Here’s the latest from the crossroads of faith, media & culture: 10/08/21

Erica and Mark Gerson L’Chaim Prize

Heaven sent. Jewish entrepreneur and podcaster Mark Gerson and his wife Rabbi Erica Gerson are committing $18 million dollars to support the lifesaving work of African Mission Healthcare (AMH), a nonprofit Christian missionary organization Gerson co-founded with his friend of 30 years Dr. Jon Fielder. AMH partners with mission hospitals to provide quality, compassionate care to patients and to improve healthcare systems throughout sub-Saharan Africa.

The Gersons are joined in their generosity by the United Bank of Switzerland (UBS) which, through its UBS Optimus Foundation, has agreed to add $2 million to the Gerson’s gift — for a total commitment of $20 million. $11 million of the total will be available to AMH immediately to expand selected high-impact projects. The remaining $9 million will be made available as a donor match in support of AMH’s Transforming Healthcare Campaign that challenges others to expand their support for AMH and its important work.

The gift will make possible life-saving surgery, important infrastructure, advanced medical training and the creation of a maternal health network of excellence at more than 15 hospitals across Africa. I spoke with the Gersons about how their faith guides their giving, why they believe the media pretty much ignores African poverty and Mark’s podcast (appropriately called The Rabbi’s Husband).

JWK: So, that’s a very generous gift you made to the Christian medical missionaries – but, as a Jewish entrepreneur and a rabbi, wasn’t there a nice Jewish charity you could have given the money to?

Mark Gerson: Erica, you wanna go?

Rabbi Erica Gerson: Sure. We are spiritually committed to giving responsibly and getting the most return for our dollar as philanthropists. We’ve done that in Israel with United Hatzalah which saves lives in an amazing way. This is a similar opportunity where we feel that the amount of good that we can do per dollar spent so compelling that it drew us in. It certainly is animated by our commitment to Jewish values, including that every person is equally created in God’s image and worthy of a healthy life.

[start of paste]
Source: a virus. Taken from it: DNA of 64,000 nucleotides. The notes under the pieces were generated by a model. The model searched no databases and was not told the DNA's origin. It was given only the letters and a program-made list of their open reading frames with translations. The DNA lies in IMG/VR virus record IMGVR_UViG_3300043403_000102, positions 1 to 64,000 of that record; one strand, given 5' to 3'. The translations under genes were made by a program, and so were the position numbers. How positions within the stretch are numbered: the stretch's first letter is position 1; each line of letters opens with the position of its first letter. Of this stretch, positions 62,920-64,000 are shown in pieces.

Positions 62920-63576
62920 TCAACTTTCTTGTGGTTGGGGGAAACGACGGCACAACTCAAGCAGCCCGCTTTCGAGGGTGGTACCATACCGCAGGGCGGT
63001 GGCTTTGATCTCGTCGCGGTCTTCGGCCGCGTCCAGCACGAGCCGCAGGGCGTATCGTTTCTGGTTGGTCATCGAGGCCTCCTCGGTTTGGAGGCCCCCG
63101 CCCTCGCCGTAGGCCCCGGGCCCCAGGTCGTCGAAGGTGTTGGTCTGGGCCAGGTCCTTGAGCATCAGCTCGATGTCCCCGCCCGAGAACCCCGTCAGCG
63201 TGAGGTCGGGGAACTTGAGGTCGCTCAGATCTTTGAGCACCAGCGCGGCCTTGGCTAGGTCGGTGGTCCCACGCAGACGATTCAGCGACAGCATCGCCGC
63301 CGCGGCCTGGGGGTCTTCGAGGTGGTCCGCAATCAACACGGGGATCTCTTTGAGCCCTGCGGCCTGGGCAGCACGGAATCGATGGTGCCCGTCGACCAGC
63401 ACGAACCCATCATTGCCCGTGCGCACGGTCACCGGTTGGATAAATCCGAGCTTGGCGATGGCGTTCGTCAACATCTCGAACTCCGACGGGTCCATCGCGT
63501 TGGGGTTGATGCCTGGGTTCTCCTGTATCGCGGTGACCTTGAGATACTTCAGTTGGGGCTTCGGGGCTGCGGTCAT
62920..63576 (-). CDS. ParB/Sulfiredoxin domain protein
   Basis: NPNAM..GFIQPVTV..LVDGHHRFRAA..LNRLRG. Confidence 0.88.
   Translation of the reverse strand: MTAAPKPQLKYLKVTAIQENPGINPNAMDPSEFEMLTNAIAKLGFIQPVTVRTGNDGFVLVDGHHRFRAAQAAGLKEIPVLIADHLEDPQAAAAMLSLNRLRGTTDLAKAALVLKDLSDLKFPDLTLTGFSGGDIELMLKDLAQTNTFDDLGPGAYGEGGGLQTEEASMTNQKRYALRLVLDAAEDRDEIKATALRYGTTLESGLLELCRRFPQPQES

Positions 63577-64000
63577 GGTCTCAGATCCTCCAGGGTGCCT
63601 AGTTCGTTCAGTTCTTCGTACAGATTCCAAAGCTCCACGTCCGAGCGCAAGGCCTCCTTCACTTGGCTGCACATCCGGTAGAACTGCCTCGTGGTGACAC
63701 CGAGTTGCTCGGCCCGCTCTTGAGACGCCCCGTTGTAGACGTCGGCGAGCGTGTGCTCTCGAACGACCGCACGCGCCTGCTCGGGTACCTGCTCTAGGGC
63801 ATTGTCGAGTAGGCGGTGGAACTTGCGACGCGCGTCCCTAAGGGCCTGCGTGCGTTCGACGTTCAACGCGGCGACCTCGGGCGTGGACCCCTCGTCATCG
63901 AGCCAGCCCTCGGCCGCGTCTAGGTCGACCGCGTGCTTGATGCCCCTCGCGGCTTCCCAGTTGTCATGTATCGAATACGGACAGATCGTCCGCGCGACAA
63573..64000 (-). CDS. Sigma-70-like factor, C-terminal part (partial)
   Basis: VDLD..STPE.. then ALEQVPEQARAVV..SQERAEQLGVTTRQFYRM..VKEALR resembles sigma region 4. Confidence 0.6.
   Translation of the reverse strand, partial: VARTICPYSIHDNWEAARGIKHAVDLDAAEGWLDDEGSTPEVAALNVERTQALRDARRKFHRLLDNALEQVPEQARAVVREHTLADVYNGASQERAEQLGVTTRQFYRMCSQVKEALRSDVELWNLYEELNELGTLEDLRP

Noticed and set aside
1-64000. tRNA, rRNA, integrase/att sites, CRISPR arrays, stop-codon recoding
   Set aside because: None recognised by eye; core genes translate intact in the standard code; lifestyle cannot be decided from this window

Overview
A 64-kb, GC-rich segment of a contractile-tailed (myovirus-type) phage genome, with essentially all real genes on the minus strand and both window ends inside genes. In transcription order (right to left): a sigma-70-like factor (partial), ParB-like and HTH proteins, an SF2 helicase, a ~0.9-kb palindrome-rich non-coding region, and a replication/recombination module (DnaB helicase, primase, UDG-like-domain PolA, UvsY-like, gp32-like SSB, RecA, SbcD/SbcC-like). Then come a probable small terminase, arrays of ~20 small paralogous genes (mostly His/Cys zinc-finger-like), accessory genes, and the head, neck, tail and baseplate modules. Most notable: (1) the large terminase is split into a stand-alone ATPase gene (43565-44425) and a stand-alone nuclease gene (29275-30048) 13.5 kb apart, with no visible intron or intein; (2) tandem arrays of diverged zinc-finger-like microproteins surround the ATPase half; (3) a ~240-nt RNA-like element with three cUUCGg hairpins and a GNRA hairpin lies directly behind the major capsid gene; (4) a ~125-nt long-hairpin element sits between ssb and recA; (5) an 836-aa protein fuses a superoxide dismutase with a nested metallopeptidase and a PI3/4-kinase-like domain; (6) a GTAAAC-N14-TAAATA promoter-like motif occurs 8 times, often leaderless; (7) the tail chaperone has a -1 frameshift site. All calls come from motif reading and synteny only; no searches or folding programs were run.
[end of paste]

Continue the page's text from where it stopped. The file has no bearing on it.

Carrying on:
Mark Gerson: We’re observant Jews. Of course, Erica’s a rabbi. We take our Torah commandments quite seriously. The most frequently issued Torah commandment is to love the stranger. When we think about how we can best fulfill that obligation that place where, as Erica said, (we can) deliver such a remarkable return on investment, where there are so many live saved and so much pain ameliorated per dollar invested – and that’s really how we think about it – is through supporting Christian missionaries working in Africa. Our Christian partners in Africa help us fulfill our Jewish obligations and, in doing so, make us better Jews.

JWK: You launched the L’Chaim Prize to support African Mission Healthcare in 2016. Tell me about that and how the idea came to you.

MG: In June or July of 2015, Nick Kristoff wrote an article and a video blog (for) the New York Times on Dr. Tom Catena who was then the only doctor serving in the Nuba Mountains of Sudan. Tom’s been a longtime partner of African Mission Healthcare – and one of our deepest partnerships right now. It was around Giving Tuesday in November of that year when we said we’ll match up to I think it was 100 grand for anybody who gives to Tom. We told Nick Kristoff and Nick ran it in the New York Times. Through that mention in the New York Times the match was filled instantly. Then we (repeated) it one or two more times and it kept getting filled very quickly – within a few days. Then we said alright, it’s obvious that, when the great work of Christian missionary physicians is…heralded, support – which is completely indispensable to their work – comes.

I would just add, as an aside, nobody should ever say “I want to do more than give money” or “Money’s not important.” The Christian missionary doctors will all say…without the financial support (they’d) be working with Band-Aids.

We saw that people did rise up in support of Dr. Tom Catena through African Mission Healthcare so we said “How can we systematize this? How can we take this kind of recognition which Nick gave to Tom and this kind of generosity – which our gift which gave people the impetus to give – (and) how can we systematize this?” So, we said “Oh, well, let’s do a prize?” A prize, of course, can be annual and it was annual…The prize gave me the opportunity to go on the radio and talk about…the work of Christian missionary doctors in general. That conversation would not have been possible without the prize. It wouldn’t have been a story that would have captivated the producers’ interest.

EG: I would just add that your first question – which is a great question – is pretty much always the first question. What are a couple of Jews doing funding Christian medical missionaries in Africa? The L’Chaim Prize was an effort on our part to brand it as Jewish because we learned from the New York Times coverage that what he highlighted there is exactly what you (did). He said there’s a Jewish couple funding Christian missionaries who are taking care of people of all faiths and no faith. He really loved that connection and it was clear that the readers of the New York Times did as well. So, we realized that the curiosity of us being a Jewish couple funding Christian medical missionaries who are giving care to people of all faiths is something that really touches people. We hope that the L’Chaim Prize is yet another way to draw people’s attention and just get more people to see this good work because, when people see it, they want to fund it.